451. What God Ordains Is Always Right
all st. = Rom. 8:38-39
st. 1 = Deut. 32:4
st. 2 = Deut. 31:6, Heb. 13:5, John 8:12; 14:18
st. 3 = Eph. 2:20
st. 4 = Luke 1:79
Samuel Rodigast (b. Graben, Thuringia, Germany, 1649; d. Berlin, Germany, 1708) wrote the text (“Was Gott tut, das ist wohlgetan!”) in six stanzas for his seriously ill friend, Severus Gastorius. The text was published in the Appendix to Das Hannoverische Gesangbuch (1676). Gracia Grindal (PHH 351) translated four of the original stanzas for the 1978 Lutheran Book of Worship.
A sermon on Deuteronomy 32:4 in hymn form, the text is a confession of unshakable trust in God's providence in our lives (see 440 and 446 as well as confessions found in Rom. 8:38-39 and Lord's Day 1 for a similar theme). The text expresses the kind of devout faith that produced Lutheran Pietism (which began around 1670) and provides a worthy vehicle for congregations to affirm trust in God's care.
Rodigast studied at the University of Jena and briefly served as an instructor in philosophy there. But for most of his professional life he was associated with the Greyfriars Gymnasium (high school) in Berlin, as joint rector from 1680 to 1698 and as rector from 1698 until his death. A fine scholar and administrator, Rodigast was offered a position at the University of Jena, but he preferred to stay at the gymnasium. Be is known to have written only two hymn texts, of which "What God Ordains" has become a classic.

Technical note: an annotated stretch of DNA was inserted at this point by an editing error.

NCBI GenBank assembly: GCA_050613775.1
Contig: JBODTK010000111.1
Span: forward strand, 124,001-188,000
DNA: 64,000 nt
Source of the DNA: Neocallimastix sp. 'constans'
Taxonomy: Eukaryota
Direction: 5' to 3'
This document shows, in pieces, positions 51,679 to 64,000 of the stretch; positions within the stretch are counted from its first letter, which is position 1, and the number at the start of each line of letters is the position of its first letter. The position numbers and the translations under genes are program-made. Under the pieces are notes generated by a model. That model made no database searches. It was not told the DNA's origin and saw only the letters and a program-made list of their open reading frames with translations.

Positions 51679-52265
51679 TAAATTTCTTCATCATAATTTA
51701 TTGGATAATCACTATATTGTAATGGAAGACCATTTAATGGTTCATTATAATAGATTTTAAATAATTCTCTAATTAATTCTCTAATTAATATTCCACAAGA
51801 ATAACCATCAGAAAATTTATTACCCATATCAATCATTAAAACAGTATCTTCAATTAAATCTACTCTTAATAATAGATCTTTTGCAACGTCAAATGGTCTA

As a sung confession of faith in God's care and keeping and in his wisdom as he directs our lives; a healing service; many other occasions of worship.
--Psalter Hymnal Handbook
WAS GOTT TUT is usually attributed to Severus Gastorius (b. Ottern, near Weimar, Germany, 1646; d. Jena, Germany, 1682), who presumably composed the tune during a convalescence in 1675 (see above). The tune was published in Ausserlesenes Weimarisches Gesangbuch (1681). Educated at the University of Jena, Gastorius became cantor of Jena in 1677, a post he held until his death. He wrote a variety of church music, including five funeral motets, but he is known primarily for composing WAS GOTT TUT.
The tune is a classic example of a seventeenth-century German chorale setting in bar form (AAB). Sing in sturdy unison, changing to harmony for some of the stanzas. Do not rush, but sing with stately fervor. Observing fermatas at the ends of the first two 1 long lines will help to bring a sense of patience to this melody by giving more breathing time.
--Psalter Hymnal Handbook